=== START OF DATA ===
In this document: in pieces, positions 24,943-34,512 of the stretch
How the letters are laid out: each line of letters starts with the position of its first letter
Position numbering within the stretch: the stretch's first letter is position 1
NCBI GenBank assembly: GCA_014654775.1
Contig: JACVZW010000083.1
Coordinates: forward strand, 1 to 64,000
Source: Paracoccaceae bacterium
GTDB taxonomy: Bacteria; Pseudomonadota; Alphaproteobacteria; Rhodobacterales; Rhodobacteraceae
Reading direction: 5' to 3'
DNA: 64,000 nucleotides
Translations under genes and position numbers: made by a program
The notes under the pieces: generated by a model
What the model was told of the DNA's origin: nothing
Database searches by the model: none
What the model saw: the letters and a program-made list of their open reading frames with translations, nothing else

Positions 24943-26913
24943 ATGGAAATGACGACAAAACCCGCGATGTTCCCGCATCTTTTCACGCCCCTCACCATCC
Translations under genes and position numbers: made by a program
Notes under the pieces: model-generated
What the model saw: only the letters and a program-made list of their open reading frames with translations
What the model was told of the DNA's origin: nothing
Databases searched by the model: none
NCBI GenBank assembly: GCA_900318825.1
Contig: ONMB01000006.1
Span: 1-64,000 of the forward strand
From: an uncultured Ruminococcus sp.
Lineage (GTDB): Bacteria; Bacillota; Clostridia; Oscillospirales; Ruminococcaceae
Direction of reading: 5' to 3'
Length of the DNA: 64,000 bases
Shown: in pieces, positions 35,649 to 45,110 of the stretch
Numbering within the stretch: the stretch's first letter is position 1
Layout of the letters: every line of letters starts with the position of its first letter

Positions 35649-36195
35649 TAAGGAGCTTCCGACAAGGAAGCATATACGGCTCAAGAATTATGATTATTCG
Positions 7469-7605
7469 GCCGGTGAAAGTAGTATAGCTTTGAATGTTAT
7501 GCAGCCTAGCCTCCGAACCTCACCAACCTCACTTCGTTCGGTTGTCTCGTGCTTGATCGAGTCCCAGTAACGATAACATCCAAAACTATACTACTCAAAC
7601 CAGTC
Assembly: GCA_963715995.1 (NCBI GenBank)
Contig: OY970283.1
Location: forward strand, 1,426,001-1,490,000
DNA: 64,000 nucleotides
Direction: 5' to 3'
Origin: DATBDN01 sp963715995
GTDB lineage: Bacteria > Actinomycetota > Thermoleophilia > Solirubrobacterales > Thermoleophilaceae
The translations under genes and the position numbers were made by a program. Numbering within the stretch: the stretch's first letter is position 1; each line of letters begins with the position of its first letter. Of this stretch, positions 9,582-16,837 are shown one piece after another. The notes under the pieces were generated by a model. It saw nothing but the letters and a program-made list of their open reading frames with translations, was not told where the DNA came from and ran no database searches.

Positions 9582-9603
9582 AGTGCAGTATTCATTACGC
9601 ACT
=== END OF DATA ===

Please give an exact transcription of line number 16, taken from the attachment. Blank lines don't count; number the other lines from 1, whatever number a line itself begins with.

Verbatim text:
Positions 24943-26913